“We were shown several emails from Ms Gniewosz requesting the information,” said the judge.
Mr Holbrook said: “Although Ms Gniewosz asked for more financial information, NPVs, these weren’t done by Lambeth. She was asking for information about a process it decided it wasn’t going to do. She was asking for information that never existed because Lambeth didn’t do it. This is not a case of Lambeth has withheld information in a consultation, it’s for Lambeth to decide what documents to provide.”
The judge said: “So why didn’t Lambeth say a lot earlier in response to requests for NPV calculations – we’re not going to do them?”
“That’s a fair point,” concurred Mr Holbrook. “That’s Mr Wolfe’s best point. But you can’t say it’s unlawful in a consultation process not to expressly say: ‘We’re not going to give you these documents’.”
Asked by the judge about the relevance of the case of Moseley, heard by the Supreme Court last year, Mr Holbrook said: “Yes, we have to engage with legal principles,” said Mr Holbrook.
“Mmm,” said the judge.
Mr Holbrook insisted there was good reason to rule out the refurbishment options, despite ongoing discussions by the green refurbishment and resident management subgroups, which were looking at alternative funding sources and structures provided by the right to manage, or by exercising the right to transfer the estate into community ownership.
“That’s not a basis for saying Lambeth’s ruling out of options one to three was unlawful,” said the barrister.
“With regard to the right to manage, this wouldn’t resolve the funding issue, because the properties would remain within the HRA,” he claimed.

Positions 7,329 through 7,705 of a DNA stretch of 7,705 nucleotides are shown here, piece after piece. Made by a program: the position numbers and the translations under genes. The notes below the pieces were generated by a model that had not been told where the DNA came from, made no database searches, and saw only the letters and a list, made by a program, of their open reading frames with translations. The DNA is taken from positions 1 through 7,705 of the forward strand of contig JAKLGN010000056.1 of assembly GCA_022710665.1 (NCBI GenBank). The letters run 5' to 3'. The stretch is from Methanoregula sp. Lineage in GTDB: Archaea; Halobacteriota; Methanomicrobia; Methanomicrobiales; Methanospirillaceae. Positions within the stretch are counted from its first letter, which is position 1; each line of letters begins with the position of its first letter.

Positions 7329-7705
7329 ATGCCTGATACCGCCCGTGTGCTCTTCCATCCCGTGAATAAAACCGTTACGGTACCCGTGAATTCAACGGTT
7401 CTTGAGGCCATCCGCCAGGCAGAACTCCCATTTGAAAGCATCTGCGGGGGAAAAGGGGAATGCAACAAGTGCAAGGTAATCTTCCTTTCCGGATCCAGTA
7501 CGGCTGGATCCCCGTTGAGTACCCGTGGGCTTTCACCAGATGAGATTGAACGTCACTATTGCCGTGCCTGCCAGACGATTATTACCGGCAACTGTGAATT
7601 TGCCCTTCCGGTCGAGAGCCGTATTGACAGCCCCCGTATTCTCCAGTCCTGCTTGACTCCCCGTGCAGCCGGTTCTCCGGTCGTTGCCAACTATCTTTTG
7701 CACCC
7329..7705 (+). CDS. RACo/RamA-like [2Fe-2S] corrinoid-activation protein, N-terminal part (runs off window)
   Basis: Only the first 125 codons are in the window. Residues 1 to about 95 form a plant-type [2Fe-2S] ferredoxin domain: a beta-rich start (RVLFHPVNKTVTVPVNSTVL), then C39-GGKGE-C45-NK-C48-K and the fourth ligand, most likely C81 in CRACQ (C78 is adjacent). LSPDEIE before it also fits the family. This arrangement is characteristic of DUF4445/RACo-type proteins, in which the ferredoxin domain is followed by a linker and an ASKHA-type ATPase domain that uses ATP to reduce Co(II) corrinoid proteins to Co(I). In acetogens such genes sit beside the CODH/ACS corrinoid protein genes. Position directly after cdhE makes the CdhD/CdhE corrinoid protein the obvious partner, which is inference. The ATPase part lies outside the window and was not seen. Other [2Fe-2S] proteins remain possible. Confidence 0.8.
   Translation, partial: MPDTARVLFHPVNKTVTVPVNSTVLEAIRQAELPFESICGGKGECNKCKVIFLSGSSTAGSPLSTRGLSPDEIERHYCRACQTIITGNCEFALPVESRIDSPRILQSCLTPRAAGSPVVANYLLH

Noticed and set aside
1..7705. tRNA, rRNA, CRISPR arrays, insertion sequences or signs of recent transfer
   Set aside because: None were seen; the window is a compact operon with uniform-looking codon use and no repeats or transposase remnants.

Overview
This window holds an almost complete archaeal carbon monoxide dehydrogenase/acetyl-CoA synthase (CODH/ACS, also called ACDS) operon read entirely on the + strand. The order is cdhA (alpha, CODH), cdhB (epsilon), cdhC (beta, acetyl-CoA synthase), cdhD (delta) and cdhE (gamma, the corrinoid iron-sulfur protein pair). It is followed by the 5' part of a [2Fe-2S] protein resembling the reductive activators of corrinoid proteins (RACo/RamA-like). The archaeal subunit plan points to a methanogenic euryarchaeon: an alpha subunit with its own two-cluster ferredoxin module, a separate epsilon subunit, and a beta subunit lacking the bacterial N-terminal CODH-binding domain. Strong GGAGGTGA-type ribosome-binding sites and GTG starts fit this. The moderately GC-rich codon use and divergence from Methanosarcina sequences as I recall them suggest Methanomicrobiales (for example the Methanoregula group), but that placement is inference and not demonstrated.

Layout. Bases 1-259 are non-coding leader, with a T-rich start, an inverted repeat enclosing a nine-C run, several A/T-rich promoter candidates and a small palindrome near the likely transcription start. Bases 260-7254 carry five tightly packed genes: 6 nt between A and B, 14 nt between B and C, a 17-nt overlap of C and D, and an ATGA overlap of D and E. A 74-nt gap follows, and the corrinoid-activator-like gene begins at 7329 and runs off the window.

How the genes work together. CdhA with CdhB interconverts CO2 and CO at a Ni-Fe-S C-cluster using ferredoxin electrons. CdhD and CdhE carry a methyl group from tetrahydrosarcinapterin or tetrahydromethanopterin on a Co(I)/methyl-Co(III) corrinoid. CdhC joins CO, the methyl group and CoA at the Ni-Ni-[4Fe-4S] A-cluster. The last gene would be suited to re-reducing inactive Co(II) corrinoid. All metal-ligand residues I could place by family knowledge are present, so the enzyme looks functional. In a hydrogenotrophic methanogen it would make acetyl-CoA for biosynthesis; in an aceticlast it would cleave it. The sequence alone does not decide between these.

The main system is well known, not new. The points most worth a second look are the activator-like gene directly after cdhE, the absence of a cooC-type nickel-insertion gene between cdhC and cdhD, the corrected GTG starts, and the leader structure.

Reading from Mr Vokes’ witness statement the barrister said: “Ms Gniewosz had her own views about what assumptions should be made and hence what the NPV models would look like.
“NPV assumes the residents would want to take control of the estate. Tenants in my experience take comfort in council ownership and leaseholders would face significant service charge demands.”
Mr Holbrook added: “I haven’t looked too closely at the regulations but it’s something they [residents] will have to discuss with the government.”
Referring to the shift in treatment of option five between November and March, Mr Holbrook said: “Option five did become viable. Yes, if someone wants to say this consultation should have had a narrower focus from the beginning, but that’s not an argument for quashing the decision and saying it should be run again.”
The judge said: “I don’t think he [Mr Wolfe] is saying it should have been run with a narrower focus. Are you anticipating something you fear he is going to do?”
“He [Mr Wolfe] didn’t mention his grounds yesterday he just gave a narrative,” said Mr Holbrook.
Mr Holbrook then expressed concern over the tactical risks of raising the spectre of the judge finding the council’s conduct unlawful, by addressing the question of whether the outcome would have been “different had the conduct not occurred”. “I don’t think I’m on a sticky wicket,” quipped the barrister. “I say refurbishment remains unaffordable.”
Mr Holbrook highlighted Mr Vokes’ point that council finances will be further tightened by a 1 per cent year-on-year reduction in council rents, announced in Chancellor George Osborne’s July budget.
The barrister said of Ms Gniewosz’s analysis of the amount of money the council could borrow: “She’s not an expert. She’s misreading that document.”
The barrister added: “Even if we assumed that Lambeth had a windfall of say £10m it may decide not to spend it on Cressingham Gardens, at least not on refurbishment, because that would still mean Lambeth would be spending a disproportionate sum of money on residents of this estate. Green grants and right to transfer aren’t going to cause Lambeth to change its mind.”
The case, heard on November 3 and 4, continues.
Read Court Report Part 1